There was Guillermina, named for his Aunt Guille, a housekeeper at a casino hotel; Maria Elena, after his mom, a janitor at an elementary school; and Luis, like Uncle Luis, who delivers meat for a carniceria.
For the last eight months, Gomez, an artist from West Hollywood, has made the invisible visible by installing life-size cardboard cutouts of nannies, gardeners, valet workers and housekeepers in Beverly Hills, the Hollywood Hills and other wealthy areas.
His acrylic paintings appear unexpectedly around the Westside, like pop-ups from a children’s book. Gomez puts them on display to raise provocative questions.
“We see the beautiful homes. The hedges are trimmed, the gardens are perfect, the children are cared for,” Gomez said. “We’ve come to expect it to be this way. But who maintains all this? Who looks after it? And do we treat the workers with the dignity they deserve? Do we stop and notice them?”
Often, people zoom right by Gomez’s cardboard creations. So he puts them in places that get plenty of foot traffic – busy intersections, parking lots and parks.
Recently, the 25-year-old tried his luck outside the Beverly Hills Hotel. He propped a housekeeper named Ana against a hedge near the entrance. She stood facing forward, clutching her purse with both hands. Within a day she had been removed by hotel staff.
When President Barack Obama came to town for a fundraiser at George Clooney’s home in Studio City, Gomez installed four gardeners wielding a giant water hose a few blocks away. He was soon ordered to remove them by the Secret Service. Most pieces last a day or two if Gomez is lucky. Once, a valet parker he planted outside a lot near the Sunset Strip made it four days. Gomez writes his contact information on the back of each piece so people can tell him where the art ended up. So far, no one has reached out.
At first it was tough to let go. He’d stand by for a while to see people’s reactions, then take the cutout down and lug it back home. But then Gomez realized it was not his place to keep public art out of view.
So he learned to walk away.
These days he goes to a Best Buy store every Monday in search of cardboard. He sifts through the dumpster for TV boxes. The 70-inchers allow his laborers to stand at least 5 feet tall. He hauls the boxes home to the two-bedroom apartment he shares with his partner of six years, a film editor whose latest project is “Beverly Hills Chihuahua Part 3.”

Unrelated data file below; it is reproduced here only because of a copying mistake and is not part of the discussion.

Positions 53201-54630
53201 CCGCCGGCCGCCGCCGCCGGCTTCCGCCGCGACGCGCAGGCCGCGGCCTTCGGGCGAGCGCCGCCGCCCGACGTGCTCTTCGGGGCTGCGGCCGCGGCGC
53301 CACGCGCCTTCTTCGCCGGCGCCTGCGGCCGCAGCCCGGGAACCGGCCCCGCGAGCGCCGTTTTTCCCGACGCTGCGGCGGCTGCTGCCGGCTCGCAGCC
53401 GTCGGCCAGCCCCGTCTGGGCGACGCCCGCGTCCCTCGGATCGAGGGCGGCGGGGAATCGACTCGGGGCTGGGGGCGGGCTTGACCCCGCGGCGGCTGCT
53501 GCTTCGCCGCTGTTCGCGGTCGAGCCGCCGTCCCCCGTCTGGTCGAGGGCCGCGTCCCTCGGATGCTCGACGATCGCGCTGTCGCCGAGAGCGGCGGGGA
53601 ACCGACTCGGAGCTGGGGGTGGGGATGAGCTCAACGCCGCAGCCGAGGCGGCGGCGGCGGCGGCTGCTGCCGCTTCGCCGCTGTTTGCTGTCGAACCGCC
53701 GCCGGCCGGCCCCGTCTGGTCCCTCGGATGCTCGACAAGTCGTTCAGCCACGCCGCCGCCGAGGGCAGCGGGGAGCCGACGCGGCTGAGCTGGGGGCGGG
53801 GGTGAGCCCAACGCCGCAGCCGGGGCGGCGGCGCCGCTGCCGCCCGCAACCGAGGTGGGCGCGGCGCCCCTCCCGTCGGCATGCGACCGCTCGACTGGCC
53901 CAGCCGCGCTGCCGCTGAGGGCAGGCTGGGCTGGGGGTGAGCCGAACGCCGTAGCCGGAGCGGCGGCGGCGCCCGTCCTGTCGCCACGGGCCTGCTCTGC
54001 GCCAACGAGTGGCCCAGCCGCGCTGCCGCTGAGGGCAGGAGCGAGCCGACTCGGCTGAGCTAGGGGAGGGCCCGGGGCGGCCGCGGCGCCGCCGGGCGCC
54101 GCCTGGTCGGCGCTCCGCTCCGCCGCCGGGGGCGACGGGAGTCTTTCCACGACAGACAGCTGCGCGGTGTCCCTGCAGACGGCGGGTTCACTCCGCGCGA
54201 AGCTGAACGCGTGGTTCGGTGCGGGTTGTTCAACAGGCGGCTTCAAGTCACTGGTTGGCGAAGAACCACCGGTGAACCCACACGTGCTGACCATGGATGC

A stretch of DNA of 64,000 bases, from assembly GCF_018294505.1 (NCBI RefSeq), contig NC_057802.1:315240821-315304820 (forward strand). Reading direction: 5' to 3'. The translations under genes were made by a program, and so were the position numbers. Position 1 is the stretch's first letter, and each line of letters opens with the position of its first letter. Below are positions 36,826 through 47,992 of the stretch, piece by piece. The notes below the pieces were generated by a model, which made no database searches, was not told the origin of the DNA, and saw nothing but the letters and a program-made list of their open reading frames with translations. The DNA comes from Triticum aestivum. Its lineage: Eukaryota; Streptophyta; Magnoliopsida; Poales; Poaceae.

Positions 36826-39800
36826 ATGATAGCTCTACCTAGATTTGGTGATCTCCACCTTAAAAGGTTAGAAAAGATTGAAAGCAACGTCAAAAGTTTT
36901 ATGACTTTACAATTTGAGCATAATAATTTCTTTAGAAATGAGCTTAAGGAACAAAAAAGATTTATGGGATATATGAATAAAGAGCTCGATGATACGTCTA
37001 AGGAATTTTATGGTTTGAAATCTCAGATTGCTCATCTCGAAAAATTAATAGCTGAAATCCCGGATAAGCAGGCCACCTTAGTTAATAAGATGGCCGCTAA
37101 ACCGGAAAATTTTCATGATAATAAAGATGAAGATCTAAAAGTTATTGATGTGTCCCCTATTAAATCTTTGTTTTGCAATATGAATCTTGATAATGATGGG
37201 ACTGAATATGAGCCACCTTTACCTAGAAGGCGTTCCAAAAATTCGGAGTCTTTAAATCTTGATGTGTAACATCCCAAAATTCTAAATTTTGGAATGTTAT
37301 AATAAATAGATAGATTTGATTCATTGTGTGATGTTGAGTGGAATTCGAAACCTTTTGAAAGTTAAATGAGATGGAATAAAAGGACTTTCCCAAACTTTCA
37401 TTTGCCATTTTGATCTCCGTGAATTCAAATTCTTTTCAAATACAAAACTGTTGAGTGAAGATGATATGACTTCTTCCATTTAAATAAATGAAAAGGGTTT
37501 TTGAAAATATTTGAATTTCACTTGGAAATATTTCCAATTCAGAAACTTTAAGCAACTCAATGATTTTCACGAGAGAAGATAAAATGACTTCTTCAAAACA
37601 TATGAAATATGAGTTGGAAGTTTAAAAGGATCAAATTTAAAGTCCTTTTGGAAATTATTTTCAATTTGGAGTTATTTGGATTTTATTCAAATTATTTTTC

In a bedroom that doubles as a studio, his Juanitas, Adolfos and Candelarios quietly come to life. The idea for his project came a few years back, after he dropped out of art school.
He needed money so he took a job as a nanny, caring for a 9-year-old and 8-month-old twins in the Hollywood Hills. He worked in a home with sweeping views of the hills along Laurel Canyon. His boss kept plenty of home decor magazines around, which later came in handy. Gomez got to know the workers in the neighborhood. He followed the same routine as the nannies: play time, lunch, nap, a trip to the park, then dinner and bath time.
At the park in West Hollywood, the nannies were a tight-knit bunch. Aminata was from Haiti and Lulu from Britain. The rest were Central American and Mexican. They had worked in the hills for years, some for decades. When they saw Gomez, they didn’t know what to make of him. A male nanny? A gay male nanny?
But Gomez soon fell into their daily talk about favorite soap opera stars, their children’s progress in school, their bus rides and their bosses.
Some of the bosses were nice, some weren’t. The same for the children. Notorious among them was a little girl from Beverly Hills who no one wanted to take care of. The girl’s mother was a Hollywood bigwig, they said, known for her sharp tongue. She often chased away nannies after only a month. They talked constantly about trying to get better pay and hours.
Soon the decor magazines that had entertained Gomez began to take on another meaning. He saw the posh living rooms, the fancy kitchens and immaculate gardens, but there was no mention of the workers who took care of them. “They were invisible,” Gomez said. “As if the homes just magically cleaned themselves.”